• Only two of the Council’s 15 members voted in favor of the US resolution seeking to extend the embargo
  • The result increases the likelihood that the US will try to unilaterally force a return of UN sanctions

TEHRAN: Iran on Saturday hailed a UN Security Council vote rejecting a US bid to extend an arms embargo on the Islamic republic, saying its foe has “never been so isolated.”
President Hassan Rouhani said the United States had failed to kill off what he called the “half alive” 2015 deal with major powers that gave Iran relief from sanctions in exchange for curbs on its nuclear program.
“The United States failed in this conspiracy with humiliation,” Rouhani told a televised news conference.
“In my opinion, this day will go down in the history of our Iran and in the history of fighting global arrogance.”
Only two of the Council’s 15 members voted in favor of the US resolution seeking to extend the embargo, highlighting the division between Washington and its European allies since President Donald Trump withdrew from the Iran nuclear accord in May 2018.
Washington’s European allies all abstained, and Iran mocked the Trump administration for only winning the support of one other country, the Dominican Republic.
“In the 75 years of United Nations history, America has never been so isolated,” said foreign ministry spokesman Abbas Mousavi.
“Despite all the trips, pressure and the hawking, the United States could only mobilize a small country (to vote) with them,” he tweeted.
The result increases the likelihood that the US will try to unilaterally force a return of UN sanctions, which experts say threatens to plunge the Council into one of its worst-ever diplomatic crises.
“The Security Council’s failure to act decisively in defense of international peace and security is inexcusable,” said US Secretary of State Mike Pompeo.
The embargo on conventional arms is due to expire on October 18 under the terms of a resolution that blessed the Iran nuclear deal, officially known as the Joint Comprehensive Plan of Action.
Since Trump pulled out of the JCPOA and slapped unilateral sanctions on Iran under a campaign of “maximum pressure,” Tehran has since taken small but escalating steps away from compliance with the nuclear accord as it presses for sanctions relief.
European allies of the United States — who, along with Russia and China, signed the deal with Iran — have voiced support for extending the 13-year-long conventional arms embargo, saying an expiry threatens stability in the Middle East.
However, their priority is to preserve the JCPOA.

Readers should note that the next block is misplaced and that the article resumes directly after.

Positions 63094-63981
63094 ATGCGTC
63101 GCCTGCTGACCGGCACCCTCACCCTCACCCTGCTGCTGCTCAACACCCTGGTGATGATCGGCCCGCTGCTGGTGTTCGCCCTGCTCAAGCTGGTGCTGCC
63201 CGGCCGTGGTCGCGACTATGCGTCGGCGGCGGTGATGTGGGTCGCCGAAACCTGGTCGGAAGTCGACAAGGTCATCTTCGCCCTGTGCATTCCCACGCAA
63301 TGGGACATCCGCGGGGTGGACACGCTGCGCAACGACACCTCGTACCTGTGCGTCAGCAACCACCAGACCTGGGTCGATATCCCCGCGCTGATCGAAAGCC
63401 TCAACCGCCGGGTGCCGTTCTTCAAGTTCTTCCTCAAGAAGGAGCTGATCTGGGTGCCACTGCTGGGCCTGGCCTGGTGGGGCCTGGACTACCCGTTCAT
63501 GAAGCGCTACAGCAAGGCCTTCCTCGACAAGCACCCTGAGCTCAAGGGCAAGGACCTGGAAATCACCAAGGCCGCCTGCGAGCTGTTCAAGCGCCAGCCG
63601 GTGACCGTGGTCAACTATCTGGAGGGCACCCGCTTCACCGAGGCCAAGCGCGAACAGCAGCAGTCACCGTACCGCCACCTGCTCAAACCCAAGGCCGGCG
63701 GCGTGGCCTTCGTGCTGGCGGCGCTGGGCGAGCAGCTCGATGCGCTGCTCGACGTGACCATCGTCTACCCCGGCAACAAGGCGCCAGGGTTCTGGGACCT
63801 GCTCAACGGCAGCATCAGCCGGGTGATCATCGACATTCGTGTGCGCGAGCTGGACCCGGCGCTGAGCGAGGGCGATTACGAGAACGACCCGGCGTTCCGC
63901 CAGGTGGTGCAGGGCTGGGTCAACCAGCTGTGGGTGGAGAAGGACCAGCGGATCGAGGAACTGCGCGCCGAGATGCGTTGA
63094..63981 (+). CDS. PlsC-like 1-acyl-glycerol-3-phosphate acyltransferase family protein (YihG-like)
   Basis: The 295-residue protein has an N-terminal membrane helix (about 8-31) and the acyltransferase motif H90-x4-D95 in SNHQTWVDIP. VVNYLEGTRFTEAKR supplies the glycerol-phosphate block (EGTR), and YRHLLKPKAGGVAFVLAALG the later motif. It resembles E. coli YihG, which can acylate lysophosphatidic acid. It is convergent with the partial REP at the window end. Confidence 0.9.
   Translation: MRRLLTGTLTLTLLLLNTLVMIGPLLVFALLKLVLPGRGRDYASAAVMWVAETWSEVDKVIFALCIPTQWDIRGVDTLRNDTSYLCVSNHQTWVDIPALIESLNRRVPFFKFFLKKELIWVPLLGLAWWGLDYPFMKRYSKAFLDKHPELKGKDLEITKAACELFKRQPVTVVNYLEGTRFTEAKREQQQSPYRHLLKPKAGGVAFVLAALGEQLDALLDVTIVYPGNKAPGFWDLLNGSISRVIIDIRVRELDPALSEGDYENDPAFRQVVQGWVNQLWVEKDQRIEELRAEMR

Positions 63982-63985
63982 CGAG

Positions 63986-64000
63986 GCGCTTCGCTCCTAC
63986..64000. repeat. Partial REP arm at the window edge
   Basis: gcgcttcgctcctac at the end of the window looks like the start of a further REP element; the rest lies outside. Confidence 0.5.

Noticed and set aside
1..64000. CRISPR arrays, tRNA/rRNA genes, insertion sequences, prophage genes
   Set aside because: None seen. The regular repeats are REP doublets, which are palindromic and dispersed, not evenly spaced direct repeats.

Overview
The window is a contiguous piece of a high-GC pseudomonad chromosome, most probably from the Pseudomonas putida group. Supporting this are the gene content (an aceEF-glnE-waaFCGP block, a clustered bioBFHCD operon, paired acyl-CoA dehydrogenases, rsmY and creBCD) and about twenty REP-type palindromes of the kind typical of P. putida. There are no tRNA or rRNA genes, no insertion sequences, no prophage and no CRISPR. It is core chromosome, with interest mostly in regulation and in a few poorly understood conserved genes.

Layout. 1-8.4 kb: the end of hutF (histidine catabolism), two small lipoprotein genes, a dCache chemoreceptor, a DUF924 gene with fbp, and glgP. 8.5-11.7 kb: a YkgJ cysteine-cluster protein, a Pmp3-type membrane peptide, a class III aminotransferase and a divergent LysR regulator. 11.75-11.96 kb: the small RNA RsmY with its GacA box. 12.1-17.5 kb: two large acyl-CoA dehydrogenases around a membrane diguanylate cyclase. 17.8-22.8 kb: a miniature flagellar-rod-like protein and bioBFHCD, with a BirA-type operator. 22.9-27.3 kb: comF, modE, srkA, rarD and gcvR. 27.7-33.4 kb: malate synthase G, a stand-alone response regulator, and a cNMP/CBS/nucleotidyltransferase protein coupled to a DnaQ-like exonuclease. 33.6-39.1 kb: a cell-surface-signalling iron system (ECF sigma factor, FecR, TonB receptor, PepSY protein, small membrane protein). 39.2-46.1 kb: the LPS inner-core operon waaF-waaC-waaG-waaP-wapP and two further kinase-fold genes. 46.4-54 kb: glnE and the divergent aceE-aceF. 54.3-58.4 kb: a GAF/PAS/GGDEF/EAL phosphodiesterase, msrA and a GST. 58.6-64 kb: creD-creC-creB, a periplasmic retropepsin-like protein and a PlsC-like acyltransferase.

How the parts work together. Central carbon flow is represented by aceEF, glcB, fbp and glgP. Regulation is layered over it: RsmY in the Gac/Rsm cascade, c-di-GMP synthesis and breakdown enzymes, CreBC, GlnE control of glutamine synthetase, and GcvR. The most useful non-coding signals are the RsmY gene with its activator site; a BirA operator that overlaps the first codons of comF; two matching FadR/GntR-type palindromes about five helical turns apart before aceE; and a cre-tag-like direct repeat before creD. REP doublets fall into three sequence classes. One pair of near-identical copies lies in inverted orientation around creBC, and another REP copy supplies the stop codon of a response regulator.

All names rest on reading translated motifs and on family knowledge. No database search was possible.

The US text, seen by AFP, effectively called for an indefinite extension of the embargo on Iran, which diplomats said would threaten the nuclear agreement.
Iran says it has the right to self-defense and that a continuation of the ban would mean an end to the nuclear deal.
Pompeo announced that members had failed to back the proposal around 30 minutes before Indonesia, the current president of the Security Council, announced that the official results included two votes against and 11 abstentions.
Russia and China opposed the resolution.
“The result shows again that unilateralism enjoys no support, and bullying will fail,” China’s UN mission tweeted.
Ambassador Gunter Sautter of Germany, which abstained, said “more consultations are needed” to find a solution that is acceptable to all council members.
During a call between Trump and French President Emmanuel Macron, the leaders “discussed the urgent need for UN action to extend the arms embargo on Iran.”
Hours earlier, Russian President Vladimir Putin called on China, France, Russia, Britain, the US, Germany and Iran to convene an emergency video summit to avoid an escalation of tensions in the Gulf.
Washington has threatened to try to force a return of UN sanctions if it is not extended by using a controversial technique called “snapback.”
Pompeo has offered the contested argument that the US remains a “participant” in the nuclear accord as it was listed in the 2015 resolution — and therefore can force a return to sanctions if it sees Iran as being in violation of its terms.
European allies have been skeptical on whether Washington can force sanctions and warn that the attempt may delegitimize the Security Council.
Nevertheless, the US is expected to deliver the snapback letter next week, AFP understands.
Analysts suspect that Washington purposefully put forward a hard-line draft that it knew Council members would not be able to accept.
“The fact is that everybody at the UN believes this (resolution) is just a prelude to a US effort to trigger snapback and sink the Iranian nuclear deal,” Richard Gowan, a UN expert at the International Crisis Group, told AFP.